December 6 is the date to mark on the calendar if you were planning to buy a spot offshore on which to build a few megawatts of wind turbines. That’s when the country’s first lease sale for commercial-scale floating wind energy starts to take bids. Three of the five lease areas are off Cambria in San Luis Obispo County, with the remaining two off Eureka in Humboldt County. Together they represent 373,268 acres intended to create more than 4.5 gigawatts of electricity, which can power more than 1.5 million homes and support thousands of new jobs, the Interior Department announced in a press release on Tuesday. As well, they go toward the Biden administration’s green-energy goal of creating 15 gigawatts of floating offshore energy by 2035.
The wind energy deals are the product of the Offshore Wind Working Group convened by Congressmember Salud Carbajal, who represents S.L.O. and Santa Barbara, and Congressmember Jimmy Panetta of Carmel Valley, who is the son of former Secretary of Defense Leon Panetta. Since 2019, they’ve worked to pull together wind development off the California coast, notably reaching an agreement with the U.S. Navy, which was concerned the turbines would interfere with naval maneuvers and training.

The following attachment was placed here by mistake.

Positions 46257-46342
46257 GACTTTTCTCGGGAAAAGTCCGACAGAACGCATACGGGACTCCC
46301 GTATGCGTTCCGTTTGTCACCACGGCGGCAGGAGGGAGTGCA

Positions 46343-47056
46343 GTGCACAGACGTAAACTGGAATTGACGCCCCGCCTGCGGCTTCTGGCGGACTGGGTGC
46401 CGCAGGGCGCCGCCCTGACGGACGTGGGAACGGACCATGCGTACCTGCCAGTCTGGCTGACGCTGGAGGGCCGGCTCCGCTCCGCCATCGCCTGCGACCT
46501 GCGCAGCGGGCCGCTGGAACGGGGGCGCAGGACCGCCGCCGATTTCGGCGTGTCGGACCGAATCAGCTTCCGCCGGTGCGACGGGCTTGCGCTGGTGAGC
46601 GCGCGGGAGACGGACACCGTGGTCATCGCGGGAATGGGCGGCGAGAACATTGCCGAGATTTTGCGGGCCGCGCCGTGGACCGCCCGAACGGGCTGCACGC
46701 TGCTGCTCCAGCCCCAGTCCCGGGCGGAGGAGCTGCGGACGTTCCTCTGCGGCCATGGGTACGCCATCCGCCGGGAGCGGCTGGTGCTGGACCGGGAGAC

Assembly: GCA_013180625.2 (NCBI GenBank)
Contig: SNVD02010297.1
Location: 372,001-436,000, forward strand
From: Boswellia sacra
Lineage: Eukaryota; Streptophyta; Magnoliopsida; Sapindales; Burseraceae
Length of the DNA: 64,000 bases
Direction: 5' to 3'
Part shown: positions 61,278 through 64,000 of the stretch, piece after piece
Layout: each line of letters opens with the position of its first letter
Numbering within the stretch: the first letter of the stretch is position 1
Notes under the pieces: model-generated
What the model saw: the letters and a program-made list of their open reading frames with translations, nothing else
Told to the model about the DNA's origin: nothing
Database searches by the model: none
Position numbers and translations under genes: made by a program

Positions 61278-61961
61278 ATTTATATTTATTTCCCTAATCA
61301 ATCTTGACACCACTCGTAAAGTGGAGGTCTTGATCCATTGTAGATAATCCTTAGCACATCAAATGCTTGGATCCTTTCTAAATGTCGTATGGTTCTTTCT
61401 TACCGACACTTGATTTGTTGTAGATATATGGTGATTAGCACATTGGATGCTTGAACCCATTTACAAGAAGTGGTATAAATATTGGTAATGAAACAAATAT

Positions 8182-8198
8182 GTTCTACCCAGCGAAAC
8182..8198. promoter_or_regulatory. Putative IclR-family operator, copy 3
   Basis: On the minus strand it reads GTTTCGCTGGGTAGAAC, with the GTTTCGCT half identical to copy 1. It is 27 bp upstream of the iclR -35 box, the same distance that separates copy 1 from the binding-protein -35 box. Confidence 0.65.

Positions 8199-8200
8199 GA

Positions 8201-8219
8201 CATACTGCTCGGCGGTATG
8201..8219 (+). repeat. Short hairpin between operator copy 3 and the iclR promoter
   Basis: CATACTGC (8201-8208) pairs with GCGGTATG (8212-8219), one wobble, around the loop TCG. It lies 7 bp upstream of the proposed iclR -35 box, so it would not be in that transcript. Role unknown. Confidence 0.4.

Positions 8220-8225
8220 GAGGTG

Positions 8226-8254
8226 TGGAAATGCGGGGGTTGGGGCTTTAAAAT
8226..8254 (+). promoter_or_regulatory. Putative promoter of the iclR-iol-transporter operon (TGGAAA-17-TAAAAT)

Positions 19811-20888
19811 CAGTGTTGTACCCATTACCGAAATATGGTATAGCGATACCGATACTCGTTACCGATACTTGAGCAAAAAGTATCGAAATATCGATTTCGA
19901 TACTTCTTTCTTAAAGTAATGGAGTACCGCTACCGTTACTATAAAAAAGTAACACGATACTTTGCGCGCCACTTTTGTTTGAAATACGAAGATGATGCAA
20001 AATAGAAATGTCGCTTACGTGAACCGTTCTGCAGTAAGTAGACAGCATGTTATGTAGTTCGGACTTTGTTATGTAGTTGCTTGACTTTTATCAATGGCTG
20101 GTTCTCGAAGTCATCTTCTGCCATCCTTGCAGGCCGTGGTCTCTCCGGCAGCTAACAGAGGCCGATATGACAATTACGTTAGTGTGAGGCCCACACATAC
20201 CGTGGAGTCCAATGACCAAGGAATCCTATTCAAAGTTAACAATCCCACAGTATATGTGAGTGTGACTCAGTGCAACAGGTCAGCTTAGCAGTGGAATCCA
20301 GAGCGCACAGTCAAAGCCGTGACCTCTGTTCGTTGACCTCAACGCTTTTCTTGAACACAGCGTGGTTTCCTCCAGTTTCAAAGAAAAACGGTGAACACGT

Carbajal was pleased that the Central Coast is “leading the charge on our renewable energy transformation by becoming home to one of the first-ever offshore wind leases on the West Coast. Offshore wind holds incredible promise as a means to tackle climate change, and will serve our environmental, energy, national security, and economic prosperity goals for generations to come,” he said in a press statement.
Comments sent to the Bureau of Ocean Energy Management since the sale was announced on May 26 have added efforts toward union participation to project proposals, as well as required engagement with “Tribal governments, underserved communities, ocean users, and other stake holders.” What could be considered baseline environmental research was also conducted during the intervening time — determining no significant impacts — looking at the habitat and seafloor hazards, and mapping geological and biological characteristics.
The turbines are to float because the depth varies from 500 to about 1,200 feet in the lease areas. Other studies examined the proposed technology, different ways to moor the platforms in place, and possible turbine layouts.
Once the lease sale is held and actual projects fully laid out, more complete environmental analyses will be part of the permitting process. Full information on the California lease sales can be found at boem.gov/renewable-energy/state-activities/california.